WHAT IT IS: Also known as Cushing’s disease, PPID is caused by an enlarged and overactive pituitary gland producing excess levels of adrenocort­icotropic hormone (ACTH).

These elevated ACTH levels, in turn, lead to overproduc­tion of the steroid hormone cortisol. What causes PPID to occur is still unclear, but it’s extremely common in older horses: One study found that 85 percent of veterinari­ans are caring for at least one horse with PPID.

SIGNS: Excess hormones cause a slew of systemic signs, including a long hair coat that is slow to shed, muscle-wasting, lowered immune function and susceptibi­lity to infection. Some horses with PPID are also prone to slow-onset chronic laminitis that can go undetected until hoof structures have been irreversib­ly damaged.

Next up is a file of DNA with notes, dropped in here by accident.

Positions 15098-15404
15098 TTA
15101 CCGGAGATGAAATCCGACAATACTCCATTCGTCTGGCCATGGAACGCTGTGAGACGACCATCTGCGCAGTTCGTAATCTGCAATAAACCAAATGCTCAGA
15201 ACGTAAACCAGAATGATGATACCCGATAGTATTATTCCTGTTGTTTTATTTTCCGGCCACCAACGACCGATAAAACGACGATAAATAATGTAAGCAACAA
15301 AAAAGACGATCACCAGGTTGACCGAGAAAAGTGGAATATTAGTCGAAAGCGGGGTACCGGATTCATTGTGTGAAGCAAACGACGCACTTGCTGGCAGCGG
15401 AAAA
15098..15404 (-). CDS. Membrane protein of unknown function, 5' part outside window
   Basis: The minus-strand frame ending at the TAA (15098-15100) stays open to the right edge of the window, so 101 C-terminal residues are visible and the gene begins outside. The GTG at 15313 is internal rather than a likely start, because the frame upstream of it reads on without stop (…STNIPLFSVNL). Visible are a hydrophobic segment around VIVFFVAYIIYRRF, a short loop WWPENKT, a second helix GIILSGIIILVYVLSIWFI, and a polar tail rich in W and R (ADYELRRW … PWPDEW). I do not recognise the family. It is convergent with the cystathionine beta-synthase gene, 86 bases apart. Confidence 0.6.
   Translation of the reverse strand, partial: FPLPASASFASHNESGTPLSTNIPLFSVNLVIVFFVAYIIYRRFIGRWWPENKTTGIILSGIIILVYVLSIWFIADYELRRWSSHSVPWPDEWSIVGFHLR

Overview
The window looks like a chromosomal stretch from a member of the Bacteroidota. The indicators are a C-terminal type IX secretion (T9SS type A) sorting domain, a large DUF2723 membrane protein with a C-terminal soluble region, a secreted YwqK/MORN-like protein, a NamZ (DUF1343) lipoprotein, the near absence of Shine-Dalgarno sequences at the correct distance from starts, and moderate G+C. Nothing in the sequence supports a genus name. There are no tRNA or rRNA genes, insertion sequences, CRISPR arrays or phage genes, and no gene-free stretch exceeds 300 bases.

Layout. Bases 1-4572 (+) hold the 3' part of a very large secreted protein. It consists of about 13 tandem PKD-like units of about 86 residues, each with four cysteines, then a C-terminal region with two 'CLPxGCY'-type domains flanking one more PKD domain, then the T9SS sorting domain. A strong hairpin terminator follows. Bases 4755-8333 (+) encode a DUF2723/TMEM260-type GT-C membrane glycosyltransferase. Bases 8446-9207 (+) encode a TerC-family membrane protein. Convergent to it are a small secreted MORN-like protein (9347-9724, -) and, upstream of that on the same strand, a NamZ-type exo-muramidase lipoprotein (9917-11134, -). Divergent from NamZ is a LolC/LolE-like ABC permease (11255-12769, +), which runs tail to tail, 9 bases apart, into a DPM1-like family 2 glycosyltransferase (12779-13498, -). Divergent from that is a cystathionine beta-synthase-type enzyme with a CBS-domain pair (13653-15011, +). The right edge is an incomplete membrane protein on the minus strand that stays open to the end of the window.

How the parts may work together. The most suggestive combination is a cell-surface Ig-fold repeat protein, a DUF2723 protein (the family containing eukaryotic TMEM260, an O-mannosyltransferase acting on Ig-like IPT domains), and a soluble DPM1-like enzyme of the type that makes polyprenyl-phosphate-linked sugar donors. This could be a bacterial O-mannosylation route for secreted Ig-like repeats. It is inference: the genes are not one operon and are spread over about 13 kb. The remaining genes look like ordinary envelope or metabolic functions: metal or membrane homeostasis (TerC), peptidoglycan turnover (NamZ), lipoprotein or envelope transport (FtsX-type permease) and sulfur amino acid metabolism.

DIAGNOSIS: In addition to clinical signs, veterinari­ans utilize two laboratory tests to diagnose PPID. The first is a blood test to measure resting levels of ACTH. The second is the thyrotropi­n-releasing hormone stimulatio­n test (TRH stimulatio­n test), which involves taking a blood sample, giving an injection of TRH, and then collecting a blood sample again 10 minutes later.

ACTH will increase in all horses between the first and second blood test, but horses with PPID will show a dramatical­ly higher increase. Because of natural seasonal and geographic fluctuatio­ns in ACTH, veterinari­ans will use published reference ranges to interpret laboratory results.

TREATMENT: PPID can be controlled with the medication pergolide, sold under the brand name Prascend. Pergolide works by binding with receptors in the brain that normally respond to dopamine, decreasing the blood levels of ACTH. The medication is given daily and is considered very effective in reducing the signs of PPID.

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